Creating Molecules Using 3D Printing

3D printing can be traced back to 1981 when Hideo Kodama tried to patent a layer-by-layer prototyping system. He was unsuccessful with his patent, as was a French attempt to patent a liquid monomer system around the same time.  

3D Printing

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Kodama is, however, considered the inventor of this type of system. In 1986 in the USA, Charles Hull had his Stereolithography patent approved, and in 1988, he founded a 3D Systems Corporation. The same year, Carl Deckard at the University of Texas filed the patent for Selective Laser Sintering (SLS) technology.

During the 1990s and 2000s, the development of CAD tools allowed people to model designs on the computer before printing them. Improved Computer design capabilities, combined with developments in printing technologies, have enabled a massive increase in scope and application for 3D printing. This increased scope includes the 3D printing of molecules. Many areas, such as manufacturing, education, healthcare, computing, aerospace, and others, use these improvements in 3D capability.

3D Molecular Modelling

The first application of 3D printing to creating molecules was in creating 3D models of molecules. It is easier to study and learn about complex molecules by looking at a large-scale model than a 2D representation printed on a page or represented on a computer screen. Aided by improved computer modeling of complex physical shapes, large intricate molecules like DNA and proteins are now relatively easily modeled and printed. Sometimes the number of components and complexity of the structure supports must also be printed to maintain the correct shape of large molecules.

Inevitably the creation of models has meant that people wanted to make actual molecules using this technology. This is now a reality in some applications. 3D printing is important in two main ways for the creation of molecules. Firstly 3D printing can be used to create reactors and chemical handling systems. Secondly, 3D printing can create molecules by combining chemical feedstocks in reactors, possibly created by 3D printing.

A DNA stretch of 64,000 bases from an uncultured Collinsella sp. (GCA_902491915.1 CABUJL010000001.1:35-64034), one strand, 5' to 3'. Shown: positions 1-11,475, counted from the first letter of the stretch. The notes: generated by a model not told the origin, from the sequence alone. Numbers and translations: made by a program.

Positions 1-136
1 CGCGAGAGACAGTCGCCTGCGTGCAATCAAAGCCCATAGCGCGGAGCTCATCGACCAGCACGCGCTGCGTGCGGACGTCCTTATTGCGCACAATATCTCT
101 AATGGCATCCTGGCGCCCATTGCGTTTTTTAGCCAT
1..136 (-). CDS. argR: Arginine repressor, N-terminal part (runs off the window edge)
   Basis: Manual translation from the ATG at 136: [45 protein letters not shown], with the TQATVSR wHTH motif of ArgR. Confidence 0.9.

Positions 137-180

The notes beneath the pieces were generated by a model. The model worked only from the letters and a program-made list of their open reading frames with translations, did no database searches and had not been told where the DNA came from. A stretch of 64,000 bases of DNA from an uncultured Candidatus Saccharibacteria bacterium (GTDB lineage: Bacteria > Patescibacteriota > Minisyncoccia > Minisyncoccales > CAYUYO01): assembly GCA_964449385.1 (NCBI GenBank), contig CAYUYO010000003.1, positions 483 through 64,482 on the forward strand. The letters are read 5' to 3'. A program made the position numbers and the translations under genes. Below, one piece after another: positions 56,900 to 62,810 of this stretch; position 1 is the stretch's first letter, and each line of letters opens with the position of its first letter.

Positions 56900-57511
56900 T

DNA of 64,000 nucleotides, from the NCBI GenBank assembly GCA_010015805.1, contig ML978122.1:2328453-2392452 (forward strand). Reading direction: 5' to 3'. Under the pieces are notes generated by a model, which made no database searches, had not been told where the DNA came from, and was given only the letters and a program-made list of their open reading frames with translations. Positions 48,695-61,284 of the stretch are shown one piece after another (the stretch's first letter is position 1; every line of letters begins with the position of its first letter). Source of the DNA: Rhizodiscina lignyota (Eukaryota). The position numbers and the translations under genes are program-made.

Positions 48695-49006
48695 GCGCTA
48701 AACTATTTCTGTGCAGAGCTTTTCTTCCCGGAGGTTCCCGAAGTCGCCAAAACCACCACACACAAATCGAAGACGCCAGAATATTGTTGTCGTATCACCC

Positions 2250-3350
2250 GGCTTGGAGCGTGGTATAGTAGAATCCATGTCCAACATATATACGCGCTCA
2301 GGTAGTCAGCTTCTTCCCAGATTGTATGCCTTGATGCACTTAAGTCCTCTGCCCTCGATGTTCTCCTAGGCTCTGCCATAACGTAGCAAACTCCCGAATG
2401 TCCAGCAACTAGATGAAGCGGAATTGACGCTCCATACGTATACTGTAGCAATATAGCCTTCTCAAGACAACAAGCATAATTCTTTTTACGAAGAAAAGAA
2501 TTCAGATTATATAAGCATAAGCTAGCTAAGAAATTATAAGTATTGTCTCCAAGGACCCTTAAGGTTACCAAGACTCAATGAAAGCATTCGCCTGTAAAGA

Printing of Reactors and Equipment

In analytical and developmental chemistry and biochemistry, small laboratory-scale manufacturing processes are required and are often custom-made for each experiment. This requires research and development labs to employ fabricators such as glassblowers, etc., to build the custom reactors and handling equipment required to carry out bespoke experiments. The fabrication of reactor systems is often time-consuming and expensive.

3D printing is a potential solution for the manufacture of bespoke reactor systems. The advantage of 3d printing is that it can print intricate reactor designs for individual reactors. Where sequential reactions are required, it can create flow reactors or inline chambers to house the individual reactions. This is a cost-effective, quick and flexible way of making specifically designed prototype pilot reactors in-house without requiring expensive tooling for each item manufactured.

This system is very versatile and can be completely digitized, making it easy to repeat, modify and scale up. It has been used at the laboratory scale to manufacture ibuprofen using printed reactors fed with syringe pumps to introduce the ingredients at the right time and in the correct quantities. This system also makes it possible to design mechanical stirrers and reactor walls with specific catalysts and enzymes embedded into them to improve reaction yields and speeds.

This kind of system exists for producing pharmaceuticals but not for creating new molecules. 3D printers can manufacture tablets. Tablets can be made using 3D printers by printing liquid or gel onto a carrier in differing quantities. This process enables the rapid production of personalized medicines with differing content, concentration, and release rates. Pharmacies could produce certain drugs on demand using this kind of system.

Printing Molecules

The ultimate goal of actually printing a new molecule is already possible. It is already possible to react small sections of DNA known as nucleotides together in a microreactor or flow reactor. Subsequently, more nucleotides can be added to the DNA strand to create a new molecule of DNA that could be unique. Another technique uses gold nanoparticles to transport DNA fragments to a reaction site to create new molecules. This system is helpful in nanoelectronics, nanophotonics, and catalysis for creating complex small-scale components.

Connecting two building blocks using 3D printing by initiating a chemical reaction to create a chosen molecule is relatively easy. A significant challenge is to eliminate any unwanted byproducts. However, the close control over the reaction speed, temperature, pressure, etc., means that smaller amounts of precursor are required to achieve a high product yield. The development of increasingly sophisticated analytical equipment such as HPLC, Spectrometry, etc., alongside more precise manufacturing techniques, will expand the limits of 3D printing of molecules. Soon personal custom-made products such as medicines will be possible.

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Last Updated: Nov 25, 2022

Oliver Trevelyan

Written by

Oliver Trevelyan

Oliver is a graduate in Chemical Engineering from the University of Surrey and has 25 years of experience in industrial water treatment in the UK and abroad. He has worked extensively in steam system controls and energy management. Oliver writes on science, engineering, and the environment.

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